Click here to monitor SSC
SQLServerCentral is supported by Red Gate Software Ltd.
 
Log in  ::  Register  ::  Not logged in
 
 
 
        
Home       Members    Calendar    Who's On


Add to briefcase

Does the optimizer handle joining views to views? Expand / Collapse
Author
Message
Posted Sunday, August 5, 2012 2:24 PM
Valued Member

Valued MemberValued MemberValued MemberValued MemberValued MemberValued MemberValued MemberValued Member

Group: General Forum Members
Last Login: Today @ 6:30 AM
Points: 57, Visits: 615
I have read at least one post by Grant Fritchey stating that the optimizer can have issues when joining views to views. I've no doubt that he is correct, but was just wondering if others can confirm this to be an issue, and if there is a specific set of circumstances that makes it happen.

I've recently taken hold of an application where view-to-view joins occur everywhere. There are numerous performance problems with this system, and this is just one potential facet. I'm trying to prioritize my approach to dealing with the sluggish-ness of the system.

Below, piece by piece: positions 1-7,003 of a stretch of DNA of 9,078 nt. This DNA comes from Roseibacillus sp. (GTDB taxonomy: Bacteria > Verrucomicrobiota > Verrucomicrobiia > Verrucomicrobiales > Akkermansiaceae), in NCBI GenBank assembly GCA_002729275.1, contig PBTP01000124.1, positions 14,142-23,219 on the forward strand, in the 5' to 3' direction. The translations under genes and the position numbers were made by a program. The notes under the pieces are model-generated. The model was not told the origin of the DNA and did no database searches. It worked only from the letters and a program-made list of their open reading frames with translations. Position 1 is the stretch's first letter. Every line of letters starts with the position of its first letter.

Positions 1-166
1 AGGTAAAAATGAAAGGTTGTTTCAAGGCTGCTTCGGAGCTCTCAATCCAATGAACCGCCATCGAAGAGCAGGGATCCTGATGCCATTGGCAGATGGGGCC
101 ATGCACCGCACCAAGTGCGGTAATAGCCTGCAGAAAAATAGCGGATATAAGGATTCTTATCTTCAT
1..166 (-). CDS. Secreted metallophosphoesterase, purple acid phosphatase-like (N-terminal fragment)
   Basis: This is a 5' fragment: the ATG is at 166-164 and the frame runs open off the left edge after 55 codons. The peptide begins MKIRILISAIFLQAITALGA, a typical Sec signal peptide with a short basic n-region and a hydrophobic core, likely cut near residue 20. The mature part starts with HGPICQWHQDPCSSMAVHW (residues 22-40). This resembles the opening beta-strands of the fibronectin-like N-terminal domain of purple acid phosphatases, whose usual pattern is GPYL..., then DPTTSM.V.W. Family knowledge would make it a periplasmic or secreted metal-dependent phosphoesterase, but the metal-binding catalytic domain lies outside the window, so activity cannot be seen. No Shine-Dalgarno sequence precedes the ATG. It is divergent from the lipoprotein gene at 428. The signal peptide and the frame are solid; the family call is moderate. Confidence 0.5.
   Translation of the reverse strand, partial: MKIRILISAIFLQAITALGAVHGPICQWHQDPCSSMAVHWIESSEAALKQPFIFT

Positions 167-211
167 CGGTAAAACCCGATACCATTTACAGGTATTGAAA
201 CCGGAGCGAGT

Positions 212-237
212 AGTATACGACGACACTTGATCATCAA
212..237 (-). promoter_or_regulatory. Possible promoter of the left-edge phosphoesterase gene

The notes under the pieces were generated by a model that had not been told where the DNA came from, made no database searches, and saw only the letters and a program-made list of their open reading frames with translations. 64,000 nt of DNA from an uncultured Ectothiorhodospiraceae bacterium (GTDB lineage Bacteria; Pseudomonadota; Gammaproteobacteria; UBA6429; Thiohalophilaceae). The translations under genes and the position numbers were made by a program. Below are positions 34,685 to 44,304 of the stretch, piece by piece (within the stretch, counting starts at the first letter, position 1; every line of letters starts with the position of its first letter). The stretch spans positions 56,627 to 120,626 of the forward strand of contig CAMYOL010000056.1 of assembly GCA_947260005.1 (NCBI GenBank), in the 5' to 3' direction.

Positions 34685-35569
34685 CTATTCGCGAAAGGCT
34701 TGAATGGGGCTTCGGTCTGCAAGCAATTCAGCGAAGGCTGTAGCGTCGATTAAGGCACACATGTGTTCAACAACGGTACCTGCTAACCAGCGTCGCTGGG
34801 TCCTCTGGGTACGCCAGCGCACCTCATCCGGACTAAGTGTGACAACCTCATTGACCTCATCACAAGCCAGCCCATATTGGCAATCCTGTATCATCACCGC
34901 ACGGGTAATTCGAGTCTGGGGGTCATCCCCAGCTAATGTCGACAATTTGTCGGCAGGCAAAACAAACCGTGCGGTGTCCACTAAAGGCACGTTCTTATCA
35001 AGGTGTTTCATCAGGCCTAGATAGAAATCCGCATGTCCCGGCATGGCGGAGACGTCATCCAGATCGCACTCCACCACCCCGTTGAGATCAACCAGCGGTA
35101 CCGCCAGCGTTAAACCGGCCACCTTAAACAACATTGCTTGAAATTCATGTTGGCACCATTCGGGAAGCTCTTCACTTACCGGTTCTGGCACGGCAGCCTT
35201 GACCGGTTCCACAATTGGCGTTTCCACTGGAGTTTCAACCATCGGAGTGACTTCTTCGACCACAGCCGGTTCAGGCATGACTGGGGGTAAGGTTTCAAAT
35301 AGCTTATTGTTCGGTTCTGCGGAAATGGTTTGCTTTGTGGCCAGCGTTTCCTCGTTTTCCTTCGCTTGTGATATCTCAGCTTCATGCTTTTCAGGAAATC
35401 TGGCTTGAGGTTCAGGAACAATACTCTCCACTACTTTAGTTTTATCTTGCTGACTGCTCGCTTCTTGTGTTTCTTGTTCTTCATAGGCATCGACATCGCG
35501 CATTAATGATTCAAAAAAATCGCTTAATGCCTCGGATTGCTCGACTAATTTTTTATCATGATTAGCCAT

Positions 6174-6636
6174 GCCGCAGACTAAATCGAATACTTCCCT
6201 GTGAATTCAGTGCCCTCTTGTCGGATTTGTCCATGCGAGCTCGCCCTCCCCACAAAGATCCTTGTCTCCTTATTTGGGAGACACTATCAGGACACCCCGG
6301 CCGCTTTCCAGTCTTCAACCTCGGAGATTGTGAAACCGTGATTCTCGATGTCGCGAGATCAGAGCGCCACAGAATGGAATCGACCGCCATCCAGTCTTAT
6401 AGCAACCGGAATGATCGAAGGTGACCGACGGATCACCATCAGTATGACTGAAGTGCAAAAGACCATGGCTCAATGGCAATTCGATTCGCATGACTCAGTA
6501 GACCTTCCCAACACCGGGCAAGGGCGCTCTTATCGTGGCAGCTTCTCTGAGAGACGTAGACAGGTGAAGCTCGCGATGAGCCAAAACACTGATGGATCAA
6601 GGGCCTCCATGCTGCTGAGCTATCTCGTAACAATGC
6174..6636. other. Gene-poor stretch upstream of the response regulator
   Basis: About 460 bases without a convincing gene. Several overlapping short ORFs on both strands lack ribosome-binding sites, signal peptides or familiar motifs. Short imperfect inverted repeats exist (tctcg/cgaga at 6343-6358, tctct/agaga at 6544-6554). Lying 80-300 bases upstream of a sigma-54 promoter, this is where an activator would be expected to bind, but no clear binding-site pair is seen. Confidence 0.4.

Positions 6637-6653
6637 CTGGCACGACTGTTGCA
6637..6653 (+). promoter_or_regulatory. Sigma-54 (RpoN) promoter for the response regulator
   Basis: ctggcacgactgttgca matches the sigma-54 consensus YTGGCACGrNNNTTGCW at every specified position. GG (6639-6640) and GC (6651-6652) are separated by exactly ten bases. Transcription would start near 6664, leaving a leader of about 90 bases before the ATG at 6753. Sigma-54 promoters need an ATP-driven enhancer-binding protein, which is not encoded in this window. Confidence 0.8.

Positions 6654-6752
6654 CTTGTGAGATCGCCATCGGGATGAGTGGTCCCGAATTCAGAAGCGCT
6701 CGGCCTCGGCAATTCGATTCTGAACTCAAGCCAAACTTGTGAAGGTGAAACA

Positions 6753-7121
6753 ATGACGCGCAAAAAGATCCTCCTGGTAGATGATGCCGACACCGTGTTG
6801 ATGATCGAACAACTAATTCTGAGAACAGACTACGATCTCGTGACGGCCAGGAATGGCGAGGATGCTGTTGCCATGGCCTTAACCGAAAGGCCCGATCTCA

Thanks in advance --

sqlnyc

Post #1340291
Posted Thursday, August 9, 2012 10:40 AM


Ten Centuries

Ten CenturiesTen CenturiesTen CenturiesTen CenturiesTen CenturiesTen CenturiesTen CenturiesTen Centuries

Group: General Forum Members
Last Login: Wednesday, July 16, 2014 3:21 PM
Points: 1,210, Visits: 2,512
Have no doubt - joining views to views can be very problematic when the view definitions include JOINs. Typically, joining views that SELECT from only one table (as you might have when using views as an abstraction layer to limit access to the underlying tables, for example) won't suffer from this problem, though.

One way to see how much this issue is affecting your database would be to rewrite queries that join views to return the same results by querying the underlying tables directly, then comparing the execution plans, I/O stats, etc.


Jason Wolfkill
Blog: SQLSouth
Twitter: @SQLSouth
Post #1342844
Posted Thursday, August 9, 2012 10:45 AM


SSC-Insane

SSC-InsaneSSC-InsaneSSC-InsaneSSC-InsaneSSC-InsaneSSC-InsaneSSC-InsaneSSC-InsaneSSC-InsaneSSC-InsaneSSC-Insane

Group: General Forum Members
Last Login: Today @ 1:59 PM
Points: 23,002, Visits: 31,490
And it gets worse if the views your are joining together are based on views joined together.

You can imaging how this can expand to views joining views, joining views...